Haskell/Solutions/Lists II

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Note that, for our current purposes, it is indifferent whether to use Int or Integer, so don't worry if you have used one and the solutions below the other.

Rebuilding listsEdit

1.

takeInt          :: Int -> [a] -> [a]
takeInt 0 _      = []
takeInt _ []     = []
takeInt n (x:xs) = x : takeInt (n-1) xs

2.

dropInt          :: Int -> [a] -> [a]
dropInt 0 list   = list
dropInt _ []     = []
dropInt n (x:xs) = dropInt (n-1) xs

3.

sumInt        :: [Int] -> Int
sumInt []     = 0
sumInt (x:xs) = x + sumInt xs

4.

-- "Direct" solution with pattern matching.
scanSum ::  [Int] -> [Int]
scanSum [] = []
scanSum [x] = [x]
scanSum (x:y:xs) = x : scanSum ((x + y) : xs)

-- Alternatively, using a helper function with an accumulator argument:
scanSum :: [Int] -> [Int]
scanSum = scanSum' 0
    where
    -- The following type signature is entirely optional.
    -- We have added it just for extra clarity.
    scanSum' :: Int -> [Int] -> [Int]
    scanSum' tot [] = []
    scanSum' tot (x:xs) = tot' : scanSum' tot' xs
        where
        tot' = x + tot

-- Alternatively, using takeInt, dropInt and sumInt:
scanSum :: [Int] -> [Int]
scanSum [] = []
scanSum [x] = [x]
scanSum (x:xs) = x : scanSum ((x + sumInt (takeInt 1 xs)) : dropInt 1 xs)

5.

diffs :: [Int] -> [Int]
diffs [] = []
diffs (x:xs) = diffs' (x:xs) xs
    where
    diffs' :: [Int] -> [Int] -> [Int]
    diffs' _ [] = []
    diffs' [] _ = []
    diffs' (x:xs) (y:ys) = (y-x) : diffs' xs ys

-- Alternatively, without the auxiliary function:
diffs          :: [Int] -> [Int]
diffs []       = []
diffs [x]      = []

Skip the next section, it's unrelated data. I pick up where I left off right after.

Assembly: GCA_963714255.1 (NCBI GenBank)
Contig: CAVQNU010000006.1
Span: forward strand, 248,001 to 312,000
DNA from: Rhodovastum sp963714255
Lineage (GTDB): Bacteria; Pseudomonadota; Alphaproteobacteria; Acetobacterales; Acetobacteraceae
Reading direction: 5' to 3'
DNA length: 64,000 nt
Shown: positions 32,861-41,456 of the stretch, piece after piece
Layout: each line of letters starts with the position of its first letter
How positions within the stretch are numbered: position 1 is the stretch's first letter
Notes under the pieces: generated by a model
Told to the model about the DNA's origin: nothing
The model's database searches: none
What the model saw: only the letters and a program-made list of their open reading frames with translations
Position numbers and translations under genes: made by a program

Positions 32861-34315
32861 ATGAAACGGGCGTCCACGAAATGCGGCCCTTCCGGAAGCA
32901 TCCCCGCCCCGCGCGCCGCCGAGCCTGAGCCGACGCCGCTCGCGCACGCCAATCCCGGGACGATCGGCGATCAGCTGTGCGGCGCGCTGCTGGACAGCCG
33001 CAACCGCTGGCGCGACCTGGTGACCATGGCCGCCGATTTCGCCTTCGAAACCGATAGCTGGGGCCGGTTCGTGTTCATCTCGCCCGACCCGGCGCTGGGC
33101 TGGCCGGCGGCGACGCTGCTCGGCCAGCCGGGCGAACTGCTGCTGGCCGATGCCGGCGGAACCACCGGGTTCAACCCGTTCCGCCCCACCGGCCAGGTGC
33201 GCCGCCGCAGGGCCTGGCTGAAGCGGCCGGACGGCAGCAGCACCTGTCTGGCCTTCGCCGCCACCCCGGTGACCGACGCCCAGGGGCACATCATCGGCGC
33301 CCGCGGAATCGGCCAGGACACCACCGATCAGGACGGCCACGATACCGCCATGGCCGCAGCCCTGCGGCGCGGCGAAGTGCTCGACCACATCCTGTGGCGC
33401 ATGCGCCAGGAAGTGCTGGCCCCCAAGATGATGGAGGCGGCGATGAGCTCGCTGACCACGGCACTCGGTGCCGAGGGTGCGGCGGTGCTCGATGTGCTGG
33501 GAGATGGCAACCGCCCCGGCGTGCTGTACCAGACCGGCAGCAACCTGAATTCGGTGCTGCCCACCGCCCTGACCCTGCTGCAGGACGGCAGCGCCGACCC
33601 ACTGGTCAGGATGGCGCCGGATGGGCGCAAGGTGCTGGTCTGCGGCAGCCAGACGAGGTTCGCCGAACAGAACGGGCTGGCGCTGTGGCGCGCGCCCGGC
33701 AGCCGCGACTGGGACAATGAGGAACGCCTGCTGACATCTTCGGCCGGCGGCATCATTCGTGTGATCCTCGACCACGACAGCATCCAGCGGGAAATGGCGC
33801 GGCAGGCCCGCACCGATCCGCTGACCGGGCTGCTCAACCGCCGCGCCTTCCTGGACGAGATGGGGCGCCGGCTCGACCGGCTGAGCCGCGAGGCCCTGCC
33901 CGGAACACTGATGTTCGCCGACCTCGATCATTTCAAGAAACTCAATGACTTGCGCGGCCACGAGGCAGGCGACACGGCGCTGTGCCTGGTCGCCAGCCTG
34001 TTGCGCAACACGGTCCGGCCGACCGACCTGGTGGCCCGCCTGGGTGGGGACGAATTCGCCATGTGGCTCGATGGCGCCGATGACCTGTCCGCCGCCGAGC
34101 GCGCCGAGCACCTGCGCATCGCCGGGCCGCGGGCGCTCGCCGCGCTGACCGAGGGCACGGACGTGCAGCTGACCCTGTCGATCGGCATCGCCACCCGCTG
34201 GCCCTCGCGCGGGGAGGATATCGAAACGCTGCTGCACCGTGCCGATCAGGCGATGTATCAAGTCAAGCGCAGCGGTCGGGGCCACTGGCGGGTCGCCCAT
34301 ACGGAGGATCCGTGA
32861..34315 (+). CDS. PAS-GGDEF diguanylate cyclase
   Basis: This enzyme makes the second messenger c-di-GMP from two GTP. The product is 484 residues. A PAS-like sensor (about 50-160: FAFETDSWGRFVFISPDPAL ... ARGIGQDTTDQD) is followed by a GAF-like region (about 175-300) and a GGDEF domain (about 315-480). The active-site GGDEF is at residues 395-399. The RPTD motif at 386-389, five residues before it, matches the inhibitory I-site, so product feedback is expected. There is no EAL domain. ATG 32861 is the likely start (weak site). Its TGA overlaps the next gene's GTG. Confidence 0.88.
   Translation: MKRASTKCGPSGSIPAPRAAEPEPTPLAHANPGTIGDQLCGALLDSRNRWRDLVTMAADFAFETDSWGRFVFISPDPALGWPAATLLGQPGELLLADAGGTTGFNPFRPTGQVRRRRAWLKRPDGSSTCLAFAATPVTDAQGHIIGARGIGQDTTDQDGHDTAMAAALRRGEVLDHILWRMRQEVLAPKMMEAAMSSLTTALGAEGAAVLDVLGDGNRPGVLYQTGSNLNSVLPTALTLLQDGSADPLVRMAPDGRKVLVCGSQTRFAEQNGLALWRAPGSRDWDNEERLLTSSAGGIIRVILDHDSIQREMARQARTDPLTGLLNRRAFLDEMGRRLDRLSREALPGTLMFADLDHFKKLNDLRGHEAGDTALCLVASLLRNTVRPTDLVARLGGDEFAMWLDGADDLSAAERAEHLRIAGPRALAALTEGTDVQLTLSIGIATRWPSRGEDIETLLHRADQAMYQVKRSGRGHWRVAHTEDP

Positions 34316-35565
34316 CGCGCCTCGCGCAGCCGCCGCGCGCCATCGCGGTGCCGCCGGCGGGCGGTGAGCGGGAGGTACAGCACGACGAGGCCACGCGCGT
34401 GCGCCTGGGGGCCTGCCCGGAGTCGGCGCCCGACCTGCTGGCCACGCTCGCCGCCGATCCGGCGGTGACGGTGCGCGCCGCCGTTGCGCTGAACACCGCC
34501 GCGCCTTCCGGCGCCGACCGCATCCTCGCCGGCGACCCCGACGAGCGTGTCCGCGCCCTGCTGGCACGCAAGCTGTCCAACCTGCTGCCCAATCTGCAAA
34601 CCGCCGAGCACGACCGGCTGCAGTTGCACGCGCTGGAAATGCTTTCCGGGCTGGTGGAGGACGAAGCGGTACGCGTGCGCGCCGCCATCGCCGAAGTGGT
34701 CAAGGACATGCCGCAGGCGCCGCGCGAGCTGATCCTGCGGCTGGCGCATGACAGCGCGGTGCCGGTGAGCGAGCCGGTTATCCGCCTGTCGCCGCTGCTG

diffs (x:y:xs) = (y-x) : diffs (y:xs)

The map functionEdit

1. A handful of variations for each function will be shown below, in a single block:

negateList, negateList2 :: [Int] -> [Int]
negateList = map negate
negateList2 xs = map negate xs

divisorsList, divisorsList2 :: [Int] -> [[Int]]
divisorsList = map divisors
divisorsList2 xs = map divisors xs

-- Note that there are even more possible ways of writing this one.
-- Remember that the dot operator composes functions: (g . f) x = g (f x) 
negateDivisorsList, negateDivisorsList2, negateDivisorsList3, negateDivisorsList4 :: [Int] -> [[Int]]
negateDivisorsList = map (negateList . divisors)
negateDivisorsList2 = map negateList . divisorsList
negateDivisorsList3 list = map (negateList . divisors) list
negateDivisorsList4 list = map (map negate) (map divisors list)

2. One possible solution:

import Data.List

myRLEencoder :: String -> [(Int, Char)]
myRLEencoder s = map pairRLE (group s)
    where
    pairRLE xs = (length xs, head xs) 

myRLEdecoder :: [(Int, Char)] -> String
myRLEdecoder l = concat (map expandRLE l)
    where
    expandRLE (n, x) = replicate n x

N.B.: the RLE example is inspired from a blog post by Don Stewart on the same subject. If you are curious, check Don's post for a neat solution which likely won't not be immediately understandable, as it uses some things we didn't see yet.

Tips and tricksEdit

1. Both scanSum (takeInt 10 [1..]) and takeInt 10 (scanSum [1..]) have the same value. This is possible because Haskell is a lazy language, thus in both cases the result is only evaluated as needed.

2.

-- This is just like the Prelude function last.
lastOf :: [a] -> a
lastOf [] = error "Empty list"
lastOf [x] = x
lastOf (_:xs) = lastOf xs
 
-- This is just like the Prelude init.
dropLast :: [a] -> [a]
dropLast [] = error "Empty list"
dropLast [x] = []
dropLast (x:xs) = x : (dropLast xs)